“We find that we are in communication with a lot with co-ops. There’s a big relationship with co-ops because we get to know the people a lot better,” says Gabai. “Typically, we are meeting people from the board who make the decisions. Many times our company goes to co-op meetings to present the type of materials we want to install. We answer questions so it’s more of a personable type of relationship than say dealing with a huge hospital where you deal with one person that makes the decisions. In a co-op, you’ll have 10 different people with 10 different opinions. Everyone has different needs so you have to come up with solutions that everyone has to adhere to and agree with.” For buildings or associations that are on tight budgets, security firms may also be able to come up with lower cost solutions. That ability to think creatively can go a long way. Security experts recommend setting up a Facebook page for a neighborhood watch or join Every Block, an online program that allows residents to share messages on incidents that have occurred or, simply, just ask questions about their neighborhood.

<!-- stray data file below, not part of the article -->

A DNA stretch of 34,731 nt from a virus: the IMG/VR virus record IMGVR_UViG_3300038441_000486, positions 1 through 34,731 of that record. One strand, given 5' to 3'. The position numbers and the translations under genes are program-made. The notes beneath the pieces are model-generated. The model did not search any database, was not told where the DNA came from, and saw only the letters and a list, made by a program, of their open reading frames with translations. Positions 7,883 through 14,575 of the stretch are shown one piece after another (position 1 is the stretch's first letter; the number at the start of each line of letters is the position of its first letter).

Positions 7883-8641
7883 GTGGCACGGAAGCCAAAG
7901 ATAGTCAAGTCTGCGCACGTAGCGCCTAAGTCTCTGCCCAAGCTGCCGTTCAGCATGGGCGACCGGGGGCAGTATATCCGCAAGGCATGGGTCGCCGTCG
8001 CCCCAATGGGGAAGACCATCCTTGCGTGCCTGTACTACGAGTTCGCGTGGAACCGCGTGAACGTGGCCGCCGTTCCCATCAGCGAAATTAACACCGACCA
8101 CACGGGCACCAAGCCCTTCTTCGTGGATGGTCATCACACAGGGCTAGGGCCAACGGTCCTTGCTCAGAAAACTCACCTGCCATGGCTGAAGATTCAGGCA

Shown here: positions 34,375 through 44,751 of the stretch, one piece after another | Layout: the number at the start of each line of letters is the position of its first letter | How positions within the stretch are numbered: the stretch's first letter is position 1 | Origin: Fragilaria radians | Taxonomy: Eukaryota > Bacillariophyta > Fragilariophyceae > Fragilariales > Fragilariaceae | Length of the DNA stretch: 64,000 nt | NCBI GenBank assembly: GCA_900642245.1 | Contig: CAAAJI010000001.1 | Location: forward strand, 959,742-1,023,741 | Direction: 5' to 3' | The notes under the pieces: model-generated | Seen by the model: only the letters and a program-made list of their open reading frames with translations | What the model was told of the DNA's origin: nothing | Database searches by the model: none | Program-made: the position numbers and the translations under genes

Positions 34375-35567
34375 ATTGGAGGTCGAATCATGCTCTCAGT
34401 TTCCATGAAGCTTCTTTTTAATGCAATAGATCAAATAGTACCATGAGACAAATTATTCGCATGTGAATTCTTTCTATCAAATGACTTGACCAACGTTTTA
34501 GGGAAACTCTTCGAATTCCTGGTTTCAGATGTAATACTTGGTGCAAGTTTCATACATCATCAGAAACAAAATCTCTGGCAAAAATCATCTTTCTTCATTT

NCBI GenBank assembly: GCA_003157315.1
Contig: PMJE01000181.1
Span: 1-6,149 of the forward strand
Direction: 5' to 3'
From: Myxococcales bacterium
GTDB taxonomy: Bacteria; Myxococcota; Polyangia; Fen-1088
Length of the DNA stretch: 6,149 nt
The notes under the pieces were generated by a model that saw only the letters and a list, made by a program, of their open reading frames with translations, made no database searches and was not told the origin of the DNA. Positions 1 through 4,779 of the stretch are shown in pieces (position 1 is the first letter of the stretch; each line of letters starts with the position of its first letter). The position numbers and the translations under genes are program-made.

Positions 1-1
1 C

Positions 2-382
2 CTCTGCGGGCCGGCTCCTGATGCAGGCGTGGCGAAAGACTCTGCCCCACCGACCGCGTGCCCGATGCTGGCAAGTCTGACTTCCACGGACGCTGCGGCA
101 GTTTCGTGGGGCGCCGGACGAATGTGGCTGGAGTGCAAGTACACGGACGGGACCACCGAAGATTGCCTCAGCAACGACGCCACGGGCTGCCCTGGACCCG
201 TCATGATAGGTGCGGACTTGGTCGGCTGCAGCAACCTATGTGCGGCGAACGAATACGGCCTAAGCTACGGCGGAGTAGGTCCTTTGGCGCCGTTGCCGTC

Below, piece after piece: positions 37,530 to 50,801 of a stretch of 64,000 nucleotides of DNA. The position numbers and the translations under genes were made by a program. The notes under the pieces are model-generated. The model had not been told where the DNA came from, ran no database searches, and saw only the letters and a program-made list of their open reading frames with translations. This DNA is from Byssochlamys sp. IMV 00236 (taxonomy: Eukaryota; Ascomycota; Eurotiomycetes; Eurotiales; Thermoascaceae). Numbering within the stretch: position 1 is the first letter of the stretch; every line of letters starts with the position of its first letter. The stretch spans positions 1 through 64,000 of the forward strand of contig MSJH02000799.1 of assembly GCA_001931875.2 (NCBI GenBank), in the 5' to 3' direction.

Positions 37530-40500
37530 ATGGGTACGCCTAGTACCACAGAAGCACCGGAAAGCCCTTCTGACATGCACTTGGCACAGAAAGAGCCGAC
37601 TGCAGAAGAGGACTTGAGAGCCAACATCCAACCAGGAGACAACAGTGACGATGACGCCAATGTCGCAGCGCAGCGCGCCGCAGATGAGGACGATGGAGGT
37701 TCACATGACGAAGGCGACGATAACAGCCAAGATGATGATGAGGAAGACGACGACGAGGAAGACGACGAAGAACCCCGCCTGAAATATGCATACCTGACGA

“Any company is most likely, when they start competing on pricing, they are going to take it out on the equipment, they are going to start looking for the cheapest things,” warns Ortiz. “I recommend that they figure out what type of cameras they are looking for—is it going to be digital or analog? Digital is the new system out right now, it’s IP-based and you are going to get HD quality. With it, you’ll get facial recognition versus analog where you don’t get facial recognition—you get a blurry picture. IP is fairly new but it is coming down in price because more people are making it. It’s definitely worth the investment. A lot of these companies will give you a price then you’ll say ‘we can’t afford that,’ they won’t come down in their price, what they’ll do is give you less expensive equipment that will more than likely fail over time and won’t last. It’s definitely worth the investment to go with the more expensive camera equipment.”